October 29, 2013

Judge Posner wrote a whole book and was, he says, surprised when everybody fixated on one sentence.

The "I plead guilty" one:
The sentence runs from the bottom of page 84 to the top of page 85, in a chapter entitled “The Challenge of Complexity.” The sentence reads in its entirety: “I plead guilty to having written the majority opinion (affirmed by the Supreme Court) upholding Indiana’s requirement that prospective voters prove their identity with a photo ID—a type of law now widely regarded as a means of voter suppression rather than of fraud prevention.” (The footnote provides the name and citation of the opinion: Crawford v. Marion County Election Board, 472 F.3d 949 (7th Cir. 2007), affirmed, 553 U.S. 181 (2008).)
And now he has to write a whole article to explain to the damned cherry-pickers what it means in context. Of course, he can't be surprised that any sentence that can be used by people who already have things they want to say will be used, especially on a hot issue like voter ID. Anything you say in a book of law can and will be used against you.

A judge doesn't have to write a book revealing ways of thinking about the cases that don't show up in the written opinions. He has a right to refuse to write anything other than the required cases, clamped into the conventions of judicial opinion writing.

But Judge Posner obviously loves to write his books. Who puts out more outside-of-the-opinions writings about what's really going on in the opinions than Richard Posner? He must love even when people get things wrong. People are talking about his writings, and that creates an occasion for more writing, and then people will talk about that too, as we're doing now.

All the best to the great Judge Posner — understood or misunderstood — innocent or guilty. Thanks for all the books, including the new one, "Reflections on Judging," which I'm downloading so I can — I plead guilty! — rip sentences out of context and work my will on them, cranking out the verbiage in this grand fellowship of graphomania.

23 comments:

Abdul Abulbul Amir said...

Pretty amazing for the judge. He seems to indicate that the constitutionality of a law should be judged by how it is regarded in certain quarters rather than what it is. Pretty shameful, IMHO.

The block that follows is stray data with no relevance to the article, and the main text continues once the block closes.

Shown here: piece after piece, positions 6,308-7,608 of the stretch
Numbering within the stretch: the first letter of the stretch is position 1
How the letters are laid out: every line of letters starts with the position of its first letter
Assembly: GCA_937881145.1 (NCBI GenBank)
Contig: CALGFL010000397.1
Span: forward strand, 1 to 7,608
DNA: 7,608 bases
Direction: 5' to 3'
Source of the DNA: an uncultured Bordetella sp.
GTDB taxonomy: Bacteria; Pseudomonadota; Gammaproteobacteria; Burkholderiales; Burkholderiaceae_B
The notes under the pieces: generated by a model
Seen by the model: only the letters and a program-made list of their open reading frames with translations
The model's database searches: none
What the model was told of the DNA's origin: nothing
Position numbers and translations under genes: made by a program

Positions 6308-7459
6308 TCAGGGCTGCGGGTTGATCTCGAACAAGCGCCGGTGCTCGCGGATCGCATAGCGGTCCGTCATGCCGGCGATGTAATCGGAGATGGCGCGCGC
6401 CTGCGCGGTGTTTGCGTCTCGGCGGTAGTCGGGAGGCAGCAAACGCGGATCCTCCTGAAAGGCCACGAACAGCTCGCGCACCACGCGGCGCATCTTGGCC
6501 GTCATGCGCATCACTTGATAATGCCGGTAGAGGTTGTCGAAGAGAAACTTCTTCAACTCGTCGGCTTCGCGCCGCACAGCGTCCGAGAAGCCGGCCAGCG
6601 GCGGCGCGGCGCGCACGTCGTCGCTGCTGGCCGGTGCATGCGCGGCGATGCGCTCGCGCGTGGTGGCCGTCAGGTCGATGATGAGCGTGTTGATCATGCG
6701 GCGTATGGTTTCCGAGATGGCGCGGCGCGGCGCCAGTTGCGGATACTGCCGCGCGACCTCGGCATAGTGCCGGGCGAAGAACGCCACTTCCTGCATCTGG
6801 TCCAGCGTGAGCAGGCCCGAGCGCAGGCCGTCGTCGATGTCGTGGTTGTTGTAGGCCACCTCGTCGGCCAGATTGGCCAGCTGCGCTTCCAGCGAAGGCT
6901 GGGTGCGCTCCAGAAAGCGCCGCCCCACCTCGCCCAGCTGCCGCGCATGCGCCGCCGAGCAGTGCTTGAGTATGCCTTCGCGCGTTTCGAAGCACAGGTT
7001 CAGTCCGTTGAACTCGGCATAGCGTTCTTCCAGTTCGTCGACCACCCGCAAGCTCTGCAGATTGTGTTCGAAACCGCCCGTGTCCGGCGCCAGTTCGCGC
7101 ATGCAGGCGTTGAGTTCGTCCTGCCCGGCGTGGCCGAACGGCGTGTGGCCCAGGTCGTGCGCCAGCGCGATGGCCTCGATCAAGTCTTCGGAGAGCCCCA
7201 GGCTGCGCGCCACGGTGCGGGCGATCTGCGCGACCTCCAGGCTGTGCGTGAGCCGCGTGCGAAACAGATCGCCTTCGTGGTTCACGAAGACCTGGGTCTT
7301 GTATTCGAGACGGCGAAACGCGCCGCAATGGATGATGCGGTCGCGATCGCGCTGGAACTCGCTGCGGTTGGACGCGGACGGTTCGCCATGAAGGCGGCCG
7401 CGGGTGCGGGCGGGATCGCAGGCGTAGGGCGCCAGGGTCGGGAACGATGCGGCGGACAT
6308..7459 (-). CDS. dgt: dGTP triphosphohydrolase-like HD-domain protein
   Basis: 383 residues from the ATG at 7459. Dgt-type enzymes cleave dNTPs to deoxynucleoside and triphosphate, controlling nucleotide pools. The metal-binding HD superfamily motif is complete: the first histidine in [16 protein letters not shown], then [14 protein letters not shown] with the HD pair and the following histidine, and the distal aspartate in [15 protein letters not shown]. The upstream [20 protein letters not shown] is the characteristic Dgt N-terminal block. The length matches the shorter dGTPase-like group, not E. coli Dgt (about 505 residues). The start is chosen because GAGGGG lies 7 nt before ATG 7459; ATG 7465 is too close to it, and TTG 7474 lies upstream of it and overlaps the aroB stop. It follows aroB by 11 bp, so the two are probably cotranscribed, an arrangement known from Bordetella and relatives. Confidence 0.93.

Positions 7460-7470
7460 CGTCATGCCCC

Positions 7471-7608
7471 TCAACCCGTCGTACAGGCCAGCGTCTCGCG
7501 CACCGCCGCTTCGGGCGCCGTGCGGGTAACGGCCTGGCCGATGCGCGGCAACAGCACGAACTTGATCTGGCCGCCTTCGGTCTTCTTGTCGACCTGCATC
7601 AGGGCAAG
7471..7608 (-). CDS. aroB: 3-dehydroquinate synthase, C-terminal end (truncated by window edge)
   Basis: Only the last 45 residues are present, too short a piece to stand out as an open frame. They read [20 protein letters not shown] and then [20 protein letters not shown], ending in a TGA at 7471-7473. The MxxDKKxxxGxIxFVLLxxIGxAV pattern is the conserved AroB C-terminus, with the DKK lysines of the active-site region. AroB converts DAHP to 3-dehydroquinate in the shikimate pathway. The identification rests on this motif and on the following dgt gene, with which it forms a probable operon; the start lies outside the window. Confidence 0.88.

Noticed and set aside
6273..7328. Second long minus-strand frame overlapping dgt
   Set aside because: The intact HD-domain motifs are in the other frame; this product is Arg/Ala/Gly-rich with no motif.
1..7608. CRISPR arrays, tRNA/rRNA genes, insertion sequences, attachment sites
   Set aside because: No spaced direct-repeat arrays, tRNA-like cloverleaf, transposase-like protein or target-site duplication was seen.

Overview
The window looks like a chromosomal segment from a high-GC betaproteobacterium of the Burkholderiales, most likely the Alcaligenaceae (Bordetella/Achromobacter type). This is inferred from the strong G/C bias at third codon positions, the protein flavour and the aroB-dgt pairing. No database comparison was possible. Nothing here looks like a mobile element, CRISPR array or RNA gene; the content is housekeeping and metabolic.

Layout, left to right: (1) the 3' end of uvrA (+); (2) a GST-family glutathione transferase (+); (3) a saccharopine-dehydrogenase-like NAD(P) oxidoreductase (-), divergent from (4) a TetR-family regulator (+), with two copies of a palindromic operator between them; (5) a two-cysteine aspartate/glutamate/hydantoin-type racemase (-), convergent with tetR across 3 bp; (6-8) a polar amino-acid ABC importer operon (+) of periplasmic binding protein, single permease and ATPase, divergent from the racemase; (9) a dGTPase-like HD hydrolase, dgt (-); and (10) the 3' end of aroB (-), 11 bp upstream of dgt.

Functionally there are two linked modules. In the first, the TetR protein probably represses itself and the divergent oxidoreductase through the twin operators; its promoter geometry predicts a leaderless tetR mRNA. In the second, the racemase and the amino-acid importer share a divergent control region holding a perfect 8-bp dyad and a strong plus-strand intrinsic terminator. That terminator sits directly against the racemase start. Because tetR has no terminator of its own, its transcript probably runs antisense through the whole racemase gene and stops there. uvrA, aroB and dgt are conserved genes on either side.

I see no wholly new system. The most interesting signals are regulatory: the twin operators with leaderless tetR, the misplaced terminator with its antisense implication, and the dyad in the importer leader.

Illuninati said...

I fail to see how requiring voter ID which is available to everyone can be construed as voter suppression unless you think the suppressed voters are too lazy, too stupid or too incompetent to get the ID. Of course for those who like to cheat in elections that is exactly the type of voter they are looking for. For some reason dead people just are not smart enough and competent enough to register themselves. Fictional voters are likewise unable to obtain their own ID.

Basil said...
This comment has been removed by the author.
damikesc said...

I doubt Posner is actually apologetic. I think he is subtly mocking people who don't recognize the laws for what they are...not that he agrees with what they say they are.

Basil said...

"a type of law now widely regarded as a means of voter suppression rather than of fraud prevention." The problem with his statement is that it repeats lefty agit-prop and he is supposed to be a Judge.

The people, through their elected legislatures get to impose voting standards and they can do so unless they are motivated by an intent to discriminate on the basis of race. Voter ID is not and has never been held to be, intentional race discrimination.

People of all races can get a photo ID. To suggest otherwise is self evidently racist.

Once again, elite lefty opinion trumps the will of the people as expressed in an election. Judge Posner is one of those elites who seems to be getting pressure from the other elites for voting the "wrong" way. Maybe he will change his name to Anthony Kennedy or John Roberts if he ever gets on the Supreme Court.

RecChief said...

every old saying or turn of phrase is politized nowadays

Mark Jones said...